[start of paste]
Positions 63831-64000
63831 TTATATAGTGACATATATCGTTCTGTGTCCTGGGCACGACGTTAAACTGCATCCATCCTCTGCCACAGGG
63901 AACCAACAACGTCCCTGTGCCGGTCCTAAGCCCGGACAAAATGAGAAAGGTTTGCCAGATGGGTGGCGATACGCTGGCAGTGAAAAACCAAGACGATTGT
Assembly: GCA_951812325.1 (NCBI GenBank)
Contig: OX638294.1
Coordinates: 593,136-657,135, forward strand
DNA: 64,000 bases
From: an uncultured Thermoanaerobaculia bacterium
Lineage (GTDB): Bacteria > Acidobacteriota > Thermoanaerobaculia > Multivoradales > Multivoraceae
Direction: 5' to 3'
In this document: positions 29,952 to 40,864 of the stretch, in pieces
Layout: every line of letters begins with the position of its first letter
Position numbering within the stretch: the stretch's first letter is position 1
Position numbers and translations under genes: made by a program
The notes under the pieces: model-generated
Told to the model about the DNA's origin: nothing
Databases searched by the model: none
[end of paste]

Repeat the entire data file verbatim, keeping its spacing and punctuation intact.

Positions 63831-64000
63831 TTATATAGTGACATATATCGTTCTGTGTCCTGGGCACGACGTTAAACTGCATCCATCCTCTGCCACAGGG
63901 AACCAACAACGTCCCTGTGCCGGTCCTAAGCCCGGACAAAATGAGAAAGGTTTGCCAGATGGGTGGCGATACGCTGGCAGTGAAAAACCAAGACGATTGT
Assembly: GCA_951812325.1 (NCBI GenBank)
Contig: OX638294.1
Coordinates: 593,136-657,135, forward strand
DNA: 64,000 bases
From: an uncultured Thermoanaerobaculia bacterium
Lineage (GTDB): Bacteria > Acidobacteriota > Thermoanaerobaculia > Multivoradales > Multivoraceae
Direction: 5' to 3'
In this document: positions 29,952 to 40,864 of the stretch, in pieces
Layout: every line of letters begins with the position of its first letter
Position numbering within the stretch: the stretch's first letter is position 1
Position numbers and translations under genes: made by a program
The notes under the pieces: model-generated
Told to the model about the DNA's origin: nothing
Databases searched by the model: none